Journalism examines journalism in this true story of reporter Stephen Glass' fast rise and steep fall at The New Republic magazine in the mid-1990s. He was a newsroom favorite who seemed to have an uncanny knack for discovering lively stories perfectly in tune with the zeitgeist. But it turned out that a large percentage of Glass' reporting was fabricated, which led to his firing and public disgrace. Said the real Glass after viewing the movie, "It was like being on a guided tour of the moments of my life I am most ashamed of."
On November 13, 1974, nuclear chemical technician Karen Silkwood, 28, was killed in a single-car accident on her way to meet a New York Times reporter about alleged wrongdoing at the Oklahoma plutonium plant where she worked. Though Silkwood's whistleblowing later became the subject of a successful civil suit brought by her family, "Silkwood" the movie—starring Meryl Streep—tells the story only up to the time of her suspicious death. The Mike Nichols film was lauded for its factual accuracy.
"River's Edge" (1986)
Screenwriter Neal Jimenez got the idea for his script, which draws on the 1981 murder of California teenager Marcy Renee Conrad, after reading a newspaper article about the crime. Conrad's killer, 16-year-old Anthony Jacques Broussard, bragged about her murder to classmates at their high school and showed off her body to a dozen friends, giving Jimenez his modern teenage theme of murder, aimlessness and despair.
"Boogie Nights" (1997)
Director Paul Thomas Anderson took inspiration from a 1989 Rolling Stone article about '70s porn star John Holmes in writing the screenplay for his film about the adult film industry. The movie stars Mark Wahlberg as a Holmes-like character named "Dirk Diggler." Holmes, who claimed to have had more than 14,000 sexual partners, died of AIDS in 1988.
"The Killing Fields" (1984)
This Oscar-winning film is based on the true experiences of New York Times reporter Sydney Schanberg and Dith Pran, his Cambodian interpreter and assistant, after the U.S. invasion of Cambodia in 1970. "Photographed mainly on location in Thailand in jungles, paddy fields and cities made to appear ravaged, the movie looks amazingly authentic," said a Times review of the film. "There's not a cheap shot in the entire film."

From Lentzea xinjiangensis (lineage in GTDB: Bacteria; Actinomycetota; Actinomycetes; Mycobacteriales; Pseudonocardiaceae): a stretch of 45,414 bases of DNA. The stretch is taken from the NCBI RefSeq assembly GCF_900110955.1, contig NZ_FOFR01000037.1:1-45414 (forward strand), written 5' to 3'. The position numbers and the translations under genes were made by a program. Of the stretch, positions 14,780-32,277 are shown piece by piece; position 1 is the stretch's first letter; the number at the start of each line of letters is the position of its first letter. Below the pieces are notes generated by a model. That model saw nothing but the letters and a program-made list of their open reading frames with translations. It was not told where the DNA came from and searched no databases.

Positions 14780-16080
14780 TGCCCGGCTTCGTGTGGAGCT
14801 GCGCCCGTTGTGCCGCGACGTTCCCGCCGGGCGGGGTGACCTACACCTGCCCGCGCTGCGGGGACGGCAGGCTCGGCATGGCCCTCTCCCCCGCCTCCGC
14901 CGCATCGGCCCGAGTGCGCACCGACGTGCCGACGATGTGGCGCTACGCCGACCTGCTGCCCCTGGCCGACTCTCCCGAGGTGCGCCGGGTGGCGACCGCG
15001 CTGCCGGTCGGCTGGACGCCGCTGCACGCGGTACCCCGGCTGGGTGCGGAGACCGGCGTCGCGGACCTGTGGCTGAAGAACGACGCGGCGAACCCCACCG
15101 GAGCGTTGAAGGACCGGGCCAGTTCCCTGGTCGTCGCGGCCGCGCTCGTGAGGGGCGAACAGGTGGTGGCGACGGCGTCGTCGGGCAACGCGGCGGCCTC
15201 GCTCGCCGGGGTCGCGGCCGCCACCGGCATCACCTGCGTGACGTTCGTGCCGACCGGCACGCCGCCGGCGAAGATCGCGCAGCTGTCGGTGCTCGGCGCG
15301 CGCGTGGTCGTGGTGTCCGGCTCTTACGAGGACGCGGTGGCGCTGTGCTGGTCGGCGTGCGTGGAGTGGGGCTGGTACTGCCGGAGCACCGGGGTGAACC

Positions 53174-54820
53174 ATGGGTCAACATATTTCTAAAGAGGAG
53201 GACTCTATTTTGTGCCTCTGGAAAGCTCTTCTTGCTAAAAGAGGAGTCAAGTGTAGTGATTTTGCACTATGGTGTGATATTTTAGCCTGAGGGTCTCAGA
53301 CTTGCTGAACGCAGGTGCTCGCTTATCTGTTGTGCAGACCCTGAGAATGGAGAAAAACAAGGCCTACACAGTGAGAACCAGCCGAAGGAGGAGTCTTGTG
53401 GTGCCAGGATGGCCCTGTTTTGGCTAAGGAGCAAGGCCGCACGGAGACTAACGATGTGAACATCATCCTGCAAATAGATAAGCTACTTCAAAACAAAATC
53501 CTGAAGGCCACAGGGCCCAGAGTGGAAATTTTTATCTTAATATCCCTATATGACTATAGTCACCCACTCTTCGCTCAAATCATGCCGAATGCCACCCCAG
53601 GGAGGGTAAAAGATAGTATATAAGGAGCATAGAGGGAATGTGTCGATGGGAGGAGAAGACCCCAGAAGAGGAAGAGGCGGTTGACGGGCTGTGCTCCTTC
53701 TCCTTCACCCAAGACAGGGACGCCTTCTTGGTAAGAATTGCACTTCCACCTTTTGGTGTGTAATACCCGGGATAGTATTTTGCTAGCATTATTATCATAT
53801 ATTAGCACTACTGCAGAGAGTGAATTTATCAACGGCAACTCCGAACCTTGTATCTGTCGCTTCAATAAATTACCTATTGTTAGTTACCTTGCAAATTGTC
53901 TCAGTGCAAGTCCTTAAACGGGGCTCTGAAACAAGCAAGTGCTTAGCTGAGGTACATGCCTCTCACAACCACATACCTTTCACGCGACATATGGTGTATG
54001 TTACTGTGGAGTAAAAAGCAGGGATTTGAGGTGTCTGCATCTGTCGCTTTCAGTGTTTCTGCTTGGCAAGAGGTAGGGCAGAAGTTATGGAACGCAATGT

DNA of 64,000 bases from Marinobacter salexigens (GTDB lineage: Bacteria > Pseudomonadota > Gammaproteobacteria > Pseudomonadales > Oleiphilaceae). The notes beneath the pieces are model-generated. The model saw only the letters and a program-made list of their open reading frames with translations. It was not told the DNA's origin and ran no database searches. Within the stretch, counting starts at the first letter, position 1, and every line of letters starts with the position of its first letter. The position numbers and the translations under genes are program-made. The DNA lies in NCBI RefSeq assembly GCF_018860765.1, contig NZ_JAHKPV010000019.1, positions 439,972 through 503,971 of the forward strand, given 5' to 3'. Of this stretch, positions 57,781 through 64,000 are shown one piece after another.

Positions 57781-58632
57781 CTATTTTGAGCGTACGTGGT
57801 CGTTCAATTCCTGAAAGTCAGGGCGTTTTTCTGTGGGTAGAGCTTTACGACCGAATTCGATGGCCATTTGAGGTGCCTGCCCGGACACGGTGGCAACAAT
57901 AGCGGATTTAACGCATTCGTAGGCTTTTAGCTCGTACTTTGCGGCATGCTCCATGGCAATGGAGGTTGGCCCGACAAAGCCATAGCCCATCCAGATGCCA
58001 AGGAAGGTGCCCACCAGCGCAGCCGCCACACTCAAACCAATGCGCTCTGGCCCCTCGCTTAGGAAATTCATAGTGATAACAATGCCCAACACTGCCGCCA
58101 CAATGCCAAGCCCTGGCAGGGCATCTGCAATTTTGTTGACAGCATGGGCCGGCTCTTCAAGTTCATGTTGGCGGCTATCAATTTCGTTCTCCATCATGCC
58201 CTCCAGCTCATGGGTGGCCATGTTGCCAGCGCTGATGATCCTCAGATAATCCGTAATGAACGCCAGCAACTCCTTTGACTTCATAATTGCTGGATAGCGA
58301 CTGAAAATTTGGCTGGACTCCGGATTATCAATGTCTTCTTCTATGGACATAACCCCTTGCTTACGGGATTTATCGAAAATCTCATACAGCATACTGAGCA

The 2016 Academy Award winner for Best Picture, "Spotlight" tells the true story of the Boston Globe's Pulitzer Prize-winning investigation into child sex abuse by Roman Catholic priests. Focusing on the Globe's "Spotlight" team of investigative reporters, the film aims, in the words of screenwriter Josh Singer, to "tell the story accurately while showing the power of the newsroom."
"Summer of Sam" (1999)
Spike Lee's "Summer of Sam" doesn't give a blow-by-blow factual account of the "Son of Sam" serial killings that terrorized New York City in 1977. Instead, the movie shows how the specter of those murders affected New Yorkers at the time. Daily News columnist Jimmy Breslin, who received letters from the killer during that summer, appears as himself in the film.
"Nightmare on Elm Street" (1984)
Wes Craven's horror film, in which Freddy Krueger murders his teenage victims in their dreams, was inspired by a 1970s series of Los Angeles Times articles about the unexplained nocturnal deaths of many immigrants from Southeast Asia. But Freddy Krueger had nothing to do with that story. The character grew out of Craven's childhood memory of an elderly man who once stared at him through his bedroom window.